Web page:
Aquaculture – the sustainable choice for collagen production

Aquaculture – the sustainable choice for collagen production

The New Normal
We have all been looking back lately and I have been thinking about the 1990s and how our attitudes to food & nutrition have changed. Not to mention that we could just travel and plan our holidays, but that’s for another day….


Challenging times to changing times:
The 90s was a pivotal time for nutritional science. Clever people had been saying for decades that whether you eat 1,000 calories from carbohydrate or 1,000 calories from fat or protein, your body will approach the calories in the same way. It took guts for those same clever people to stand up and say they were wrong. But they had that courage and now this is widely accepted, it is (sorry to use this well worn phrase) the ‘new normal’.
In those days there was a lot of focus too on Genetic Modification or “Frankenstein Food” as some of the tabloids dubbed it. People became scared of it and as a result the negatives were focused on.
Scientists were trying to modify certain crops to grow in arid climates AND to contain more protein and better nutrition, which could set us on the road to solving world poverty. The agricultural students did many trials and many times the fields were destroyed by environmentalists. There was also talk of a plastic that could be grown by fermentation and would be fully biodegradable. All disposable plastics could simply be turned into the soil, but that had challenges with environmentalists too. Then and now, perhaps we were missing a much bigger problem. The planet was suffering. We had all heard about the hole in the ozone layer, but for most of us that meant cutting down on hair & body spray.


Horses for Courses? No Thank You
In the intervening years, more and more focus has been on how our food is grown, where is has come from and how it’s produced. Food scares like ‘horse-gate’ no doubt helped propel this to the masses. We want organic fruit and vegetables, we want the meat on our plates to have lived a happy and fulfilling life and we are (some of us) feeling a bit humbled that we have diminished and destroyed big parts of our planet to feed a well-fed population, whilst others still go hungry. I think it has taken a new generation to hammer this home. We are all thinking more about the impact our choices have on our planet. Sustainability we call it. Eat less meat, grow more produce yourself, shop locally and embrace your ‘eco-conscious’. Be a flexitarian. We have primary school children that understand this better than our grandparents because it is becoming the new normal.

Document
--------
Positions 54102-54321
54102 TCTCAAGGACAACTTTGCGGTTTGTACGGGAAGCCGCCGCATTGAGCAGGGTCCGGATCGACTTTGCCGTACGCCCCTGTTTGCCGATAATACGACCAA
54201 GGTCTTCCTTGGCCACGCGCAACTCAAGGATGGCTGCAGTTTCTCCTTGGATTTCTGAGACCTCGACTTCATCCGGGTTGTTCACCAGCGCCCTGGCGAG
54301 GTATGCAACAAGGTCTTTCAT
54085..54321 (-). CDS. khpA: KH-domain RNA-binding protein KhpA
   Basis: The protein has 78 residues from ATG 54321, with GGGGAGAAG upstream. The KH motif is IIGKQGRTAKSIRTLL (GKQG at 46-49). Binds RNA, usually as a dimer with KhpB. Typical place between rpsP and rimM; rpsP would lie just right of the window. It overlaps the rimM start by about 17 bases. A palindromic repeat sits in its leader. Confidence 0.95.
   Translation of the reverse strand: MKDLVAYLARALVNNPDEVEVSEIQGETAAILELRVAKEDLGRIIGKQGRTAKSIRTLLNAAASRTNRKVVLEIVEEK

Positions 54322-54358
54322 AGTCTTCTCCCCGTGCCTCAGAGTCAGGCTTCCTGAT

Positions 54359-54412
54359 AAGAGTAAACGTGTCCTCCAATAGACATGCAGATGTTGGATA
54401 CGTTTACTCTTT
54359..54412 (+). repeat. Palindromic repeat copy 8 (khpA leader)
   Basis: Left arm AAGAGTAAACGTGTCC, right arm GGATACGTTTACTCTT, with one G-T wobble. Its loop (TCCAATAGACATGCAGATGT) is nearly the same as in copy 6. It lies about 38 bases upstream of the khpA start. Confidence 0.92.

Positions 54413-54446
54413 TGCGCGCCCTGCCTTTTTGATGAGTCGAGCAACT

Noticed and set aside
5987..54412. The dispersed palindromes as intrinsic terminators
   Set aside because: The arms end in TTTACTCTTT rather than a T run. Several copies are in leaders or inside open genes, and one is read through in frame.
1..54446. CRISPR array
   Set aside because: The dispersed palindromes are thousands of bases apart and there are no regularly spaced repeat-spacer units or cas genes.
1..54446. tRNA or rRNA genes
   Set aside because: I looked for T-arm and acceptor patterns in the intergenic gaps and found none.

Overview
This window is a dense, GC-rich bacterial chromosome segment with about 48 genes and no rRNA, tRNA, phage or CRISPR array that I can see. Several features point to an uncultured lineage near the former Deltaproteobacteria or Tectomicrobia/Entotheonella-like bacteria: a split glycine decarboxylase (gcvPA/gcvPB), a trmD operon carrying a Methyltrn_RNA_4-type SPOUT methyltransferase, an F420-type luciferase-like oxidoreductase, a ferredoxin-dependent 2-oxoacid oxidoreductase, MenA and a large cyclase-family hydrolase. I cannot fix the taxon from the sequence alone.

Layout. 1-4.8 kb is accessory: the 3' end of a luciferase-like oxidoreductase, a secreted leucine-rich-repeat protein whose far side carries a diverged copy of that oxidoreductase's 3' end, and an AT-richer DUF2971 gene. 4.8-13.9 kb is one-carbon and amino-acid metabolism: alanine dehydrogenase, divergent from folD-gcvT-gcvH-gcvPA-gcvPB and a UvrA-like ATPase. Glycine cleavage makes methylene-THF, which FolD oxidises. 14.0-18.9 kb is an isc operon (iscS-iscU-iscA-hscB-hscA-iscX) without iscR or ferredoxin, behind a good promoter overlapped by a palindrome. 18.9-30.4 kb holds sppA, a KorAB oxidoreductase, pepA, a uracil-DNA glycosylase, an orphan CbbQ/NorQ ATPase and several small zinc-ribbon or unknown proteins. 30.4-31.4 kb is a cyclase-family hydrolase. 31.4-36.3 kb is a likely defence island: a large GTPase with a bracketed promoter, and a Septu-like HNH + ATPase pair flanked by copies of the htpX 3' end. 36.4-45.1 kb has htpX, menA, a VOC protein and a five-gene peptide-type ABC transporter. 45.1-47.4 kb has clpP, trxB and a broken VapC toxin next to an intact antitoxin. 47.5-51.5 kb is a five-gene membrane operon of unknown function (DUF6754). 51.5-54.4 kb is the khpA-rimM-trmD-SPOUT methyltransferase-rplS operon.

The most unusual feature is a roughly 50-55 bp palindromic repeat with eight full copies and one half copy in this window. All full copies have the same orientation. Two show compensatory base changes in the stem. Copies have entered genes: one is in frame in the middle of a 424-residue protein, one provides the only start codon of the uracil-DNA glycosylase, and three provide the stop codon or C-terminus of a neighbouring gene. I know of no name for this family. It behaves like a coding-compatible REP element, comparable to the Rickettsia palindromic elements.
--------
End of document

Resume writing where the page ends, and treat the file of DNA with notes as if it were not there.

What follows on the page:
Sustainable Food for the People & the Planet
There has been a shift change. A few years ago we went all ‘provenance’ crazy – we wanted to know the variety of the fruit and vegetables we were eating, we wanted the farmer’s name on our packets, farmers stopped farming in favour of the more lucrative farm shops. We wanted eggs. Then we wanted free range eggs. Now we want free range eggs from bantam hens from Home Farm, 5 miles away. We have started eating better quality meat. We demand to know where and how it lived and we will not waste a thing. Nose to tail cookery is back but at the same time, we are looking at better ways to create food and maybe fermentation and growing meat in a lab isn’t as mad as it sounded 20 years ago. We are not there yet.


Plenty More Fish in the Sea?
There was a lot of focus on ‘happy meat’ but fish seemed to get a bit left behind. I think we cared but just not quite as much. Many people who started eating less meat, ate more fish in its place.
We sat up when we realised that we were in real danger of running out of fish. On a planet that is 70% water, we were running out of fish. Think about that. Measures were put in place and the Marine Stewardship Council (MSC) did and continues to do vital work ensuring that wild seafood was more sustainably fished by restricting access and ensuring populations are allowed to breed. But it’s still taking fish from the wild. And these fish are not just there to feed humans. They are important to other marine life too.

Give a man a fish and they will eat for a day – teach a man to fish and they will be fed for a lifetime. Teach a man to farm fish and he can feed the planet forever…

The most sustainable choice is Aquaculture. Fish Farms. Fish that is produced for humans to eat. Not bear food, not shark food. Human food produced by us, for us. For that we need to choose products that have Aquaculture Stewardship Council (MSC) certification.
Fish is a really important part of our diet and it is a low carbon protein. Aquaculture is sustainable and has transformed communities supporting millions of livelihoods. There is very little waste with fish farming, the fillets and flesh go to major food producers and the skins are used to make gelatine and collagen. Collagen is having a bit of a now moment as it is so good for our health and beauty and farmed fish provide an abundance of it and Barney the Bear still gets his fish supper.


The best time to plant a tree was twenty-five years ago. The second best time is now.
– Chinese Proverb


Oh and the picture? That’s not where I am going on holiday – that’s a Vinh Hoan fish farm…….


Willows Ingredients is proud to represent Vinh Hoan, Vietnam. A high quality, sustainable organisation that cares for its fish, its people and the planet.

For further information please contact us